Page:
While much of what we know about Cabot Yerxa comes from his own writings and newspaper/magazine articles, we also are fortunate to have reminiscences from people who knew him. Members of the pueblo museum’s history committee spent years conducting research, including interviews and correspondence, to formulate a more comprehensive profile of Cabot. One of their contacts was Bob Forester, who grew up in Desert Hot Springs and met Cabot in 1962. Bob was 5 years old when his mother was looking for a nearby place for her son to spend time while she volunteered at Angel View Crippled Children’s Foundation.
As we walked across the courtyard up to the pueblo, I was in awe — so much to take in all at once. We went up to the front door and rang the old bell. The door opened and there stood Cabot, who welcomed us in. We met Portia, his lovely wife. She was a short woman with very soft-looking skin and the smile of a gentle grandmother. We had not been there very long before Cabot and I were talking about his house and how much fun I thought it must be to live in a house like that.
After that first meeting, Bob spent a few hours with Cabot on days his mother worked at Angel View.
Cabot talked of coming to the desert — how the town of Palm Springs was too crowded for him, how his burros had saved his life when returning from getting water at the old Garnet railroad station on a very windy day. He talked about how the pueblo was built. He said there was still work to do but that chatting with me on the front porch was more fun for him that day. He asked me if I liked to draw or paint and, of course, it was so he could talk about how the colors of things would change as the sun moved and how shadows changed the look of things, how the sky was never just blue or mountains just brown. I never looked at anything the same again. We sometimes would walk around the property and he would tell me about the plants and the reptiles we came across. Cabot told me he could never get some people to stop touching cactus. He always kept a roll of tape and tweezers to assist removing the spines from their fingers.
During his tours or just talking to me, he never made the focus about just himself but about the people he had met, their lives, and how the desert was when he first came. He told me once that people see what they want or what is obvious to them first. He said when asked about the desert, most people would say there is nothing much out there.
Cabot was teaching me to be resourceful, creative, and not wasteful of anything. At that age, I was learning to spell, read, and add. I later figured out that Cabot was teaching me to think outside the box. Thanks to him, the desert became my playground and one big, seemingly endless adventure.
He spoke of how Native people treated each other and took care of kids and cared for their elderly, how strong their belief was in the natural world around them. I never read a history book in school that talked about Native Americans as real people.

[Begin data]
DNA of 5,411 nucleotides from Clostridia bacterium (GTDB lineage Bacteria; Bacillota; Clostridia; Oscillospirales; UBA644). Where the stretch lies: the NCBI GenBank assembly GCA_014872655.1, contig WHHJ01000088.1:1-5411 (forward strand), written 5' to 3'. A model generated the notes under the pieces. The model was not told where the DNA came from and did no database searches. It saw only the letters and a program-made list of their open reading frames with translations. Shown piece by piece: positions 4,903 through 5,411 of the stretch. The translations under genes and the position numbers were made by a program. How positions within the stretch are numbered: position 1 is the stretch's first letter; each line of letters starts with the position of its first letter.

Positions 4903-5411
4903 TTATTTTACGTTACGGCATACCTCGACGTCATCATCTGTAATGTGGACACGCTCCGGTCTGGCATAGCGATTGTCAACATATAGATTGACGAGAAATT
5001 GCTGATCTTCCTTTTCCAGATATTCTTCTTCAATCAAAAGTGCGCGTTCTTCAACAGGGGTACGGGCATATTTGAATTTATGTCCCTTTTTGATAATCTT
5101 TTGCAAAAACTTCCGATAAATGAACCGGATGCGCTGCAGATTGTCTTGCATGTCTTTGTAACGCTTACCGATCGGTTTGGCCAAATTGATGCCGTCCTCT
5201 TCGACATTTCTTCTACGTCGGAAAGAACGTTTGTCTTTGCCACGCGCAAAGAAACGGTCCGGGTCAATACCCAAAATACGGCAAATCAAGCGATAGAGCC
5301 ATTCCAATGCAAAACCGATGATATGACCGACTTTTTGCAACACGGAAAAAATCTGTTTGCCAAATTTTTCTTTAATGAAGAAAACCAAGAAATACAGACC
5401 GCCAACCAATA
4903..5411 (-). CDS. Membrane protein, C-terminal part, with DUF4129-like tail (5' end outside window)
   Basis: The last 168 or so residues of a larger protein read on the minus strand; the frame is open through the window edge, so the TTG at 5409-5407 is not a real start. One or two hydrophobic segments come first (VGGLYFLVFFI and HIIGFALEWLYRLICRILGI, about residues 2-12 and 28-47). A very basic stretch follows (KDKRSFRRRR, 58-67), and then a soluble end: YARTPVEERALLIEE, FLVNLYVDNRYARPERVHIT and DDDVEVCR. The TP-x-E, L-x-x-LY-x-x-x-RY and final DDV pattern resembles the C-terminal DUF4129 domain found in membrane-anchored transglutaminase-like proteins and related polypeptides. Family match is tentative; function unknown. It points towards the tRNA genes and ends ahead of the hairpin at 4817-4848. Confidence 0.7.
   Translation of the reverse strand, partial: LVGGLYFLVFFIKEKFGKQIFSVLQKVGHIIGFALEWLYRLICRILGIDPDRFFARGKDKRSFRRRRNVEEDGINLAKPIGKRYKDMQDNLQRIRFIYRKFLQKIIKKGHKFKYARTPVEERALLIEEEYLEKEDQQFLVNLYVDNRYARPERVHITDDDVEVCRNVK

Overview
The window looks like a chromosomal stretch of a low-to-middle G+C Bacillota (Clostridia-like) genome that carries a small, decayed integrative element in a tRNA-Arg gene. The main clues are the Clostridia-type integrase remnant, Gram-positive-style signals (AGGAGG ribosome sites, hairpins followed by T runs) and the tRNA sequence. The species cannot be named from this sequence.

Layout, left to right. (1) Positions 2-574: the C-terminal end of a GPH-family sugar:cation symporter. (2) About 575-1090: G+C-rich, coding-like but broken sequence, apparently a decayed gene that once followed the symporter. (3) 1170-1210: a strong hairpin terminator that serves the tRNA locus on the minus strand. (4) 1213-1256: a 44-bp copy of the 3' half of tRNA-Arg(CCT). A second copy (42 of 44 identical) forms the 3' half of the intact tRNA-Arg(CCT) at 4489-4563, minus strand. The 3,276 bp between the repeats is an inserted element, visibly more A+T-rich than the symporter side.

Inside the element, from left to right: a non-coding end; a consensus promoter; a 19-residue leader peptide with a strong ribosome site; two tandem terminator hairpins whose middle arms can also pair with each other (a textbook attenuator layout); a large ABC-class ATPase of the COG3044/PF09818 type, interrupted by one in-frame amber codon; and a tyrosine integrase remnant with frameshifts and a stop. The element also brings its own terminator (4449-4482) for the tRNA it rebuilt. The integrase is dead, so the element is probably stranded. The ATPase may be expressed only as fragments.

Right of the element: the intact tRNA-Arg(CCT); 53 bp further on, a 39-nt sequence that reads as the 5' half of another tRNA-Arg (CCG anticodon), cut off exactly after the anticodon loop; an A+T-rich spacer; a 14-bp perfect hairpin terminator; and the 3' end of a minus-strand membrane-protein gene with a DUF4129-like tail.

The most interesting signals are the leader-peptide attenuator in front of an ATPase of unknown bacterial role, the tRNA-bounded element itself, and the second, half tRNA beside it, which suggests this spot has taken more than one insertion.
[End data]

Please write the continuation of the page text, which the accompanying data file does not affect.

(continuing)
Cabot was not wealthy, but he was a rich man to be able to talk about his life adventures and all the people with whom he had interacted. He was very good to me and always asked what I thought about things and did I understand what he had said about something, lastly did I have any questions.
Mostly I remember the man, how he spoke, the look in his eyes, the passion he had about history and people he knew. Portia was a small, gentle woman who was kind to me, but I did not spend much time with. Mainly I remember she would bring us cookies and water to enjoy.
When Bob began school and his mother had less time to volunteer, he visited Cabot and Portia less frequently.
When Cabot died in 1965, I had not been to see him for several months. I assumed, as a kid at the time, that he would always be there.
One of the last things Cabot taught me was the handshake. He asked me what I thought history was. My answer was simply things from long, long ago that no longer mattered because everyone was dead. With that, Cabot put out his hand and told me to shake it firmly, so I did. “Now,” he said, “the importance of a handshake is to remember that history and the people we talk about in history are no more than a handshake away. When you shook my hand, you shook a hand that shook the hand of people who helped shape the world we live in today. They are as close to us as a handshake from another person.” This lesson has stayed with me, and I continue to use it when someone says, “That was 100 years ago and does not matter today.” It does!
Although handshakes are verboten in these pandemic times, Cabot’s concept of connection holds true and remains relevant. History matters, because it is filled with people whose thoughts and actions have, as he said, shaped our world. Recognizing this fact behooves us to also realize the opportunities we have to make a positive impact on those who live beyond us in time.